The hypothesis of this thesis is that social networking website design can exert a mediating influence upon the culture of a site by supporting certain behaviors more than others; this influence can be analyzed in an active and structured way that takes into account the culture of the community it addresses. Evidence will be offered by case study, demonstration of specific mediations, and analysis. This hypothesis will be tested with specific reference to the gay male community. The scope of this paper will be limited to the analysis of gay-oriented social networking websites as new media, in general and through specific examples. I will present frameworks for categorizing and analyzing these websites that consider the mediating influences associated with site design. In the last chapter, I will propose community-enhancing design. The method of analysis first takes into account the nature of new media. It then discusses the concepts of cultural mediums and mediators in terms of site-wide typology and specific forms of mediation. It then identifies common elements of gay social networking sites and their associated usage as well as the design decisions that are related to them. Next user goals and site goals are correlated to these design decisions. Virtual personas and real communities are discusses as a concept. Using the proposed methodology, gay.com and other sites are analyzed and compared. Conclusions are drawn from the results of this analysis and evidence presented. The impact of social networking websites upon sexual activity is discussed. Finally, conclusions are summarized and recommendations are cited related to what these sites could be.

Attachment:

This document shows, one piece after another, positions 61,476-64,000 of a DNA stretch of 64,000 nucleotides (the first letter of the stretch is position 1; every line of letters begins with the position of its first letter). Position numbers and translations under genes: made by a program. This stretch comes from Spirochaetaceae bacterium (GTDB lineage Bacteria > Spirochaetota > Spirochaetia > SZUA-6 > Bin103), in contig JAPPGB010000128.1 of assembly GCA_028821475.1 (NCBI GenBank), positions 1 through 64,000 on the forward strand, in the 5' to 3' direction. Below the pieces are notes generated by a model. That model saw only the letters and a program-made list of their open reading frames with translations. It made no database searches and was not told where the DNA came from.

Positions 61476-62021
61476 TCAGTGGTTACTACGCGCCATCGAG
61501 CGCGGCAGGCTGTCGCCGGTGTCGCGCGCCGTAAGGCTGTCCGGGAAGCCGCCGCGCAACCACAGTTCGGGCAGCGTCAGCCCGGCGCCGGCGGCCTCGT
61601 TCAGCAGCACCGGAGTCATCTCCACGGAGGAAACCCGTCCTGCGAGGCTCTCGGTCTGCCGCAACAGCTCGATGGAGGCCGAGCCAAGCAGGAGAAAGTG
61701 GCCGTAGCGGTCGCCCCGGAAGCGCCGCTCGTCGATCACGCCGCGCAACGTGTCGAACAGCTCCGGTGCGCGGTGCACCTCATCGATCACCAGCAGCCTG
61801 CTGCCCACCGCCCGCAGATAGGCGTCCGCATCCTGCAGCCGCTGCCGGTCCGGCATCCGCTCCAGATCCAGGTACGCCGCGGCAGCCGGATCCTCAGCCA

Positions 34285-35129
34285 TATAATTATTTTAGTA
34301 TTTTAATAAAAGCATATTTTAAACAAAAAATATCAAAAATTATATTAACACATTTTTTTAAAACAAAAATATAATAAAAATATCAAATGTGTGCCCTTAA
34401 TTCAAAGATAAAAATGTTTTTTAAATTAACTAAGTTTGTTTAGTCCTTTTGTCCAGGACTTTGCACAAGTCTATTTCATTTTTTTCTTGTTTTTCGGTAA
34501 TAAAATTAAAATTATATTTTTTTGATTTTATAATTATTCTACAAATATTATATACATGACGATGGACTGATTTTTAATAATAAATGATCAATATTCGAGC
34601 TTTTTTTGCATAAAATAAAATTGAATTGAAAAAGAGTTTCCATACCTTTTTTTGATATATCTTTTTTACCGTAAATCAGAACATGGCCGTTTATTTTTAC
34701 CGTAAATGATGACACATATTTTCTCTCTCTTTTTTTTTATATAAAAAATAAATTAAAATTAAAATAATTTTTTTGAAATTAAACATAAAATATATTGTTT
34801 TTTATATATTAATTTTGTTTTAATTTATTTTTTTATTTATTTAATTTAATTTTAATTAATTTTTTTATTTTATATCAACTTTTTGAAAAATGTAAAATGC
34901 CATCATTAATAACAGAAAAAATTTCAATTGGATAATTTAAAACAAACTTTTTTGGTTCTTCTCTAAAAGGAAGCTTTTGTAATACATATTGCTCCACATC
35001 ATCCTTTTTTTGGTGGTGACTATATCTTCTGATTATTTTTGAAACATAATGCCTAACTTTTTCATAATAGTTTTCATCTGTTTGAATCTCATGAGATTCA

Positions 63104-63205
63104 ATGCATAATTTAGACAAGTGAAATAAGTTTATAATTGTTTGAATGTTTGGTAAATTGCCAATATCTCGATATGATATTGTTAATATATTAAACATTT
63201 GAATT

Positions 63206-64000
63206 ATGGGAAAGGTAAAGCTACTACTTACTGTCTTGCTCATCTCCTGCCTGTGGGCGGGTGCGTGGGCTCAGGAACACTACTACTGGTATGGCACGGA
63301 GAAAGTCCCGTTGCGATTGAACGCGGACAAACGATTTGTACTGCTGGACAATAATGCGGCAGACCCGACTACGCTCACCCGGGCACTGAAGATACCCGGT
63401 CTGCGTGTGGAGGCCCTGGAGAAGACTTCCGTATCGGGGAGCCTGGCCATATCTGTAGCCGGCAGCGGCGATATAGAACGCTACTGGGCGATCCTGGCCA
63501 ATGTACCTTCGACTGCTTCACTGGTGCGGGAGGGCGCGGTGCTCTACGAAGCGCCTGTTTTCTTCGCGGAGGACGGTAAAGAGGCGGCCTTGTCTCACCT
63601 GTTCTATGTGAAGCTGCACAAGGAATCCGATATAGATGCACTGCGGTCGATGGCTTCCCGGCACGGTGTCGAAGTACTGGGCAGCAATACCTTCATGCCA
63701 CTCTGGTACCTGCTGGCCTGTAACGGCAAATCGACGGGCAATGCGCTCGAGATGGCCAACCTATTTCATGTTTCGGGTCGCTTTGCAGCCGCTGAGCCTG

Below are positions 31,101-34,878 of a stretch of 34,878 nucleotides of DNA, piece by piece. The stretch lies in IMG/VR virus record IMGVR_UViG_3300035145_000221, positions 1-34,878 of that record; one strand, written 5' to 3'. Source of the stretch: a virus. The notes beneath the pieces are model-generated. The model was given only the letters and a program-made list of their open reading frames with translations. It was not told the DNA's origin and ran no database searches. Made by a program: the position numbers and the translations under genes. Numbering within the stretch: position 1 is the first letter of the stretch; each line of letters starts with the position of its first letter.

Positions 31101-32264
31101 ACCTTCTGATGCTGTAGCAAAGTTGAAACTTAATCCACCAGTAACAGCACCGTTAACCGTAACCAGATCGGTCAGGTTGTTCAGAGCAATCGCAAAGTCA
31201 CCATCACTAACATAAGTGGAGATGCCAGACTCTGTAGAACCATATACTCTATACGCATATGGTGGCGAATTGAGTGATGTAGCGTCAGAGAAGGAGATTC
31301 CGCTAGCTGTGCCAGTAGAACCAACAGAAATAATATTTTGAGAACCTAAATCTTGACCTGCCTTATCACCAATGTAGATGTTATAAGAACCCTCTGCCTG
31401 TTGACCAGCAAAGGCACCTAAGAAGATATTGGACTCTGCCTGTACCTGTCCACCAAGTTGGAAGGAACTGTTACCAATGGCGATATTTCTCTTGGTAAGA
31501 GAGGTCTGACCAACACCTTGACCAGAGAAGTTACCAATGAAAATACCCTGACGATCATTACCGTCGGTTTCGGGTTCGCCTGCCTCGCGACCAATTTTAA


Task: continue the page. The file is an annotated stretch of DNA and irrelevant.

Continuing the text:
Library of Congress Subject Headings

Gay community--Computer network resources; Online social networks; Gay men--Identity

Publication Date


Document Type


Department, Program, or Center

Information Sciences and Technologies (GCCIS)


Lawley, Elizabeth


Note: imported from RIT’s Digital Media Library running on DSpace to RIT Scholar Works. Physical copy available through RIT's The Wallace Library at: HQ76.965.O54 C56 2010


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